Some time ago, the Sultanate’s Financial Affairs and Energy Resources Council announced that it had formed a specialised working group to study public spending and the means to reduce it, and the Omani government announced would apply zero-based budgeting in the ninth five-year plan of approving allocations for development projects only after all feasibility studies and real cost analysis of each of them had been completed. In the face of ongoing historically low-end oil prices, the Council also underlined that it aimed to avoid having any additional requests for funding from developers after any project had been started. This ethos has been fairly rigorously adhered to, bolstered perhaps by the lack of leeway afforded Oman by its small-scale sovereign wealth fund that has a net worth only of around US$7 billion, and not in easily realisable near-cash assets. Related: The Complete Guide To Cementing
At that point, the Kuwait Petroleum Corporation (KPC) entered into a memorandum of understanding (MoU) with the DRPIC’s state owner, the Oman Oil Company (OOC), to co-operate on the refinery, including a large – albeit undisclosed - degree of funding. Aside from Kuwait’s involvement, though, Oman has been expanding its relationship with China, given that already around 90 per cent of Oman’s oil goes to the country, as does the vast bulk of its petchems products. For China, Oman is a vital piece in its ‘One Belt, One Road’ project, particularly as its long coastlines on the Arabian Sea and the Gulf of Oman allow China to take delivery of refined products and oil from the Middle East free of any increased security threats from – or closure of - the Strait of Hormuz. In line with these plans, then, China signed a massive land lease agreement to establish a huge industrial park in Duqm, which would include a number of multi-billion dollar investments, including the Duqm oil refinery, just after the implementation of the nuclear deal with Iran at the beginning of 2016.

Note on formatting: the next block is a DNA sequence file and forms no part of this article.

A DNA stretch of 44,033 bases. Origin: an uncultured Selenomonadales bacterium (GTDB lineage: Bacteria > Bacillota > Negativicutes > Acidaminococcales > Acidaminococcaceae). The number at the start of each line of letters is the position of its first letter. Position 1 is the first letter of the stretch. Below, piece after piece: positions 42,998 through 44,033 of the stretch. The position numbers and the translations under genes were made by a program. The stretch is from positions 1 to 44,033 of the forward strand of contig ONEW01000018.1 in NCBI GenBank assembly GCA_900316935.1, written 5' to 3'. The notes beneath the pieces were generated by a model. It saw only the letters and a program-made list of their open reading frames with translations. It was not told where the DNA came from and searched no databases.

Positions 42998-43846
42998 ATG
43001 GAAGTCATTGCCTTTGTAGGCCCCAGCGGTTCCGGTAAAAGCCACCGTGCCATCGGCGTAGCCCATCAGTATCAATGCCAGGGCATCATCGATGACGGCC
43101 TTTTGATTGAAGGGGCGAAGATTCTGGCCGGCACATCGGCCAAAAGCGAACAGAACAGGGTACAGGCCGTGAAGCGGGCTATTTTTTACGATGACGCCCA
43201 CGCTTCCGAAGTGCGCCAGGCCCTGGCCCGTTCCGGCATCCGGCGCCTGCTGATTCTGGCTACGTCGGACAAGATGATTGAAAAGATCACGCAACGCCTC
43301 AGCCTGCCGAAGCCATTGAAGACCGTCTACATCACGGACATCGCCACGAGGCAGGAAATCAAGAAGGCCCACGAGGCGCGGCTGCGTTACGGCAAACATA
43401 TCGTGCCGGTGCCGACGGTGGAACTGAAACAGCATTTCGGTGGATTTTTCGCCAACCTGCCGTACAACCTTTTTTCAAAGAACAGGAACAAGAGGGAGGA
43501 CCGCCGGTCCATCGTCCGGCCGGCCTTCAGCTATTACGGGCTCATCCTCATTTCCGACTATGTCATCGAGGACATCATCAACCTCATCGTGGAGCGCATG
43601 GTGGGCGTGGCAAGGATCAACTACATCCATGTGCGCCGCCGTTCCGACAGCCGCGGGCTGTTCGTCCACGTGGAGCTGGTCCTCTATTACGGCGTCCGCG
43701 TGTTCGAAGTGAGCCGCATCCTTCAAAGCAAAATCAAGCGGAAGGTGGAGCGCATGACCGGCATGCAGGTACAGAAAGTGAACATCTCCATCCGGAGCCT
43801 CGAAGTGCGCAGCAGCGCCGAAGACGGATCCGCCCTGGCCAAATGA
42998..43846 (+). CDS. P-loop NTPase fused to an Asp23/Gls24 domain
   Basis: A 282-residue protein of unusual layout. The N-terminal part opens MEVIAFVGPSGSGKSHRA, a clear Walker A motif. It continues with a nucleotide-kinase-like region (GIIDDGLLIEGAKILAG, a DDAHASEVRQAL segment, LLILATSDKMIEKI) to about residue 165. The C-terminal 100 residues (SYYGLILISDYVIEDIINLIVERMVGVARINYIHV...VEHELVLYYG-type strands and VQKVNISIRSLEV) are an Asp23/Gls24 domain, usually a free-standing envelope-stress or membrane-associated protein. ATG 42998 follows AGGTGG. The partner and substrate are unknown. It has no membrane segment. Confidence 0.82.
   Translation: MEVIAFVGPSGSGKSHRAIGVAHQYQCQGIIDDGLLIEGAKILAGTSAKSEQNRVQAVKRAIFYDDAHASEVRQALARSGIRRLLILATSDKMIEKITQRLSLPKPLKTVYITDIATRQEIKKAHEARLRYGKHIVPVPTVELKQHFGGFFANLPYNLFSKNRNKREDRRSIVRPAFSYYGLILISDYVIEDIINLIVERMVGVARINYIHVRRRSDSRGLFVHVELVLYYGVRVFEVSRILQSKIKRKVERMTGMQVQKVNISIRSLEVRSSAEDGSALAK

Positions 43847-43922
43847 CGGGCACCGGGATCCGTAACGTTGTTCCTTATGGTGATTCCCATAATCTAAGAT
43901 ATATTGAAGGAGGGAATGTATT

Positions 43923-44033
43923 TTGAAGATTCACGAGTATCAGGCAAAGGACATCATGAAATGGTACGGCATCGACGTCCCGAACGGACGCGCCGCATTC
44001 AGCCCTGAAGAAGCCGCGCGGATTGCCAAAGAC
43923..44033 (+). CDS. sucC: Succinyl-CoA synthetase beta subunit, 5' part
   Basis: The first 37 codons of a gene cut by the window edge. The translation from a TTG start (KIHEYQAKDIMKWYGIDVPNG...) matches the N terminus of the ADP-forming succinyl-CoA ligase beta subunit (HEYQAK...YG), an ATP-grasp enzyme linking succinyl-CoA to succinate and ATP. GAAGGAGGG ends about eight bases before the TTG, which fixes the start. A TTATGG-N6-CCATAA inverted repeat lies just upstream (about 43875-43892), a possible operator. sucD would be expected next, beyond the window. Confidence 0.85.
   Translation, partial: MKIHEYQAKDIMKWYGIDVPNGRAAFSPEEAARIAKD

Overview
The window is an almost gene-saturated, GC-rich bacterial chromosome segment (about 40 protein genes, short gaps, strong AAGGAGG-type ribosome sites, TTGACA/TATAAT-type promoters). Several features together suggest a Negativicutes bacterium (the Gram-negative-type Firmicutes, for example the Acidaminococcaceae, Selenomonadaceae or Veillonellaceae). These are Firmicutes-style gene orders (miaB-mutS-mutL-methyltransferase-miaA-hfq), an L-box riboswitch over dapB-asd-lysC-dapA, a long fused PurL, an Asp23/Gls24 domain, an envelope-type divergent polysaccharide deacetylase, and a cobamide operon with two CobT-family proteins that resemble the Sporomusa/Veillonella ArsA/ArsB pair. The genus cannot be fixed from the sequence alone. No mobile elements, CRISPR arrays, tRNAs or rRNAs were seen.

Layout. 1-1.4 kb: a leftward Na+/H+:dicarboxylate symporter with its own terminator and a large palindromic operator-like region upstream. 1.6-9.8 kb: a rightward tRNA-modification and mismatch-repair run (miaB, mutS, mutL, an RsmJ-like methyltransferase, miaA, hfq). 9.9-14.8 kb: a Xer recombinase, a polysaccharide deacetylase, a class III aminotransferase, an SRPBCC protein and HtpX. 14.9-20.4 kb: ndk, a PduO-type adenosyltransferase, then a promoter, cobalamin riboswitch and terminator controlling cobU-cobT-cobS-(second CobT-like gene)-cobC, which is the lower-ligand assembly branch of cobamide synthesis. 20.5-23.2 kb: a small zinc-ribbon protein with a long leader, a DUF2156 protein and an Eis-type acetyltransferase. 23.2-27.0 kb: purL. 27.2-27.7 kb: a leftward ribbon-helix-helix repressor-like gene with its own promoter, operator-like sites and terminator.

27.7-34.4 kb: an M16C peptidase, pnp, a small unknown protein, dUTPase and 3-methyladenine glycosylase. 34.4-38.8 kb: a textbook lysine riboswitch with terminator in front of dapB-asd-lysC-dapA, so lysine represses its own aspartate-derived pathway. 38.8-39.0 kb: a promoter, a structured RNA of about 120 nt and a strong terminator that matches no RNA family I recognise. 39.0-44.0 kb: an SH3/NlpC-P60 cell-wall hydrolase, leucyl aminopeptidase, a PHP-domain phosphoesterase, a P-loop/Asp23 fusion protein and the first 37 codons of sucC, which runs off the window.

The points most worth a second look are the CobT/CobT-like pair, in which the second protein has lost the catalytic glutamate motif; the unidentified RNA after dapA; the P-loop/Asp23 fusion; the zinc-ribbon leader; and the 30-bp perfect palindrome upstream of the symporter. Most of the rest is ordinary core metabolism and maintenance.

Oman, however, is cognisant of a complete reliance on China and is looking at other ways in which it can finance the build-out of its new oil and gas operation, in keeping in fact with advice given to it by the French bank some time ago. At the time that the bank was appointed, Petroleum Development Oman (PDO) was successful in raising a US$4 billion five-year pre-export facility that included participation from a wide range of international banks, led by HSBC Bank Oman. At around the same time, Bank Muscat did a US$500 million Eurobond issue, under its Euro Medium Term Note programme, that was three times oversubscribed, on a diverse mix of regional and Western bidders, on a coupon of just 3.75%. Indeed, OilPrice.com understands from legal sources in Oman that the government is ‘very aware’ that a carefully structured syndicated loan by a well-connected global investment bank could mean a lower spread than a bond, given that it would be tied to project that has many synergistic elements, including the Ras Markaz oil storage terminal project, and the Muscat-Sohar Product Pipeline project.
Alternatively, or in tandem with a Duqm-specific syndicated loan or bond, it might be that Oman decides that it will resuscitate the idea of floating a part of the newly integrated OOC/Orpic via an initial public offering (IPO) or a private placement. Al-Rumhy raised this possibility last week as well, stating that, as a first step, a study will be undertaken in 2020 to assess the viability of a stake sale either via an IPO or the sale of a minority shareholding to a strategic partner (private placement). He added that the potential size of stake that might be offered would be 15 to 25 per cent, although the exact figure would ultimately depend on the valuation of the integrated group, among other factors. “It will depend on the sort of soundings that we get from the global investment community: if they are good then we would sell the whole 25 per cent to a range of buyers but if they are not then we would not want to sell all of it to China but instead we would place 15 per cent with the Chinese,” said the legal source.
By Simon Warkins for Oulprice.com